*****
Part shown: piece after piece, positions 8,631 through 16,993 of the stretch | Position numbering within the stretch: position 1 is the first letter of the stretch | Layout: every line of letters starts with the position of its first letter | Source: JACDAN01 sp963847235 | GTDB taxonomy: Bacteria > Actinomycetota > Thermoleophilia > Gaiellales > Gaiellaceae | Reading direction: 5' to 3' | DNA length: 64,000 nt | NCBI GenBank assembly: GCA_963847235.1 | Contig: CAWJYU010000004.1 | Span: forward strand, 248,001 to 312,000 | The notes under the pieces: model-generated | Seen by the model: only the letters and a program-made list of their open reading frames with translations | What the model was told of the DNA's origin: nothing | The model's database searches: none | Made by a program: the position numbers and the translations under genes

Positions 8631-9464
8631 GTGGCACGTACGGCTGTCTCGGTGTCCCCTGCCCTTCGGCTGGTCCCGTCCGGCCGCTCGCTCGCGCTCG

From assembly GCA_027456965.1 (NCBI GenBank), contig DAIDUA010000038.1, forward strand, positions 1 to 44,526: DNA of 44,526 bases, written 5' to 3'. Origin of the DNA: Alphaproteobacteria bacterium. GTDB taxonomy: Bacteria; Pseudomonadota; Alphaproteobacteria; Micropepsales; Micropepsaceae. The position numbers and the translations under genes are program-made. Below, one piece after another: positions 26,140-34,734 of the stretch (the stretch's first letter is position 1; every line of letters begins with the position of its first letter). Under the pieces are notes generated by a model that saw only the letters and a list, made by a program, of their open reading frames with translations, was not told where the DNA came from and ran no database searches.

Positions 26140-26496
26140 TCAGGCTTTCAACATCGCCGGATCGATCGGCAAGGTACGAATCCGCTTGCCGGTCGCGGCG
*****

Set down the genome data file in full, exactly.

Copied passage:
Part shown: piece after piece, positions 8,631 through 16,993 of the stretch | Position numbering within the stretch: position 1 is the first letter of the stretch | Layout: every line of letters starts with the position of its first letter | Source: JACDAN01 sp963847235 | GTDB taxonomy: Bacteria > Actinomycetota > Thermoleophilia > Gaiellales > Gaiellaceae | Reading direction: 5' to 3' | DNA length: 64,000 nt | NCBI GenBank assembly: GCA_963847235.1 | Contig: CAWJYU010000004.1 | Span: forward strand, 248,001 to 312,000 | The notes under the pieces: model-generated | Seen by the model: only the letters and a program-made list of their open reading frames with translations | What the model was told of the DNA's origin: nothing | The model's database searches: none | Made by a program: the position numbers and the translations under genes

Positions 8631-9464
8631 GTGGCACGTACGGCTGTCTCGGTGTCCCCTGCCCTTCGGCTGGTCCCGTCCGGCCGCTCGCTCGCGCTCG

From assembly GCA_027456965.1 (NCBI GenBank), contig DAIDUA010000038.1, forward strand, positions 1 to 44,526: DNA of 44,526 bases, written 5' to 3'. Origin of the DNA: Alphaproteobacteria bacterium. GTDB taxonomy: Bacteria; Pseudomonadota; Alphaproteobacteria; Micropepsales; Micropepsaceae. The position numbers and the translations under genes are program-made. Below, one piece after another: positions 26,140-34,734 of the stretch (the stretch's first letter is position 1; every line of letters begins with the position of its first letter). Under the pieces are notes generated by a model that saw only the letters and a list, made by a program, of their open reading frames with translations, was not told where the DNA came from and ran no database searches.

Positions 26140-26496
26140 TCAGGCTTTCAACATCGCCGGATCGATCGGCAAGGTACGAATCCGCTTGCCGGTCGCGGCG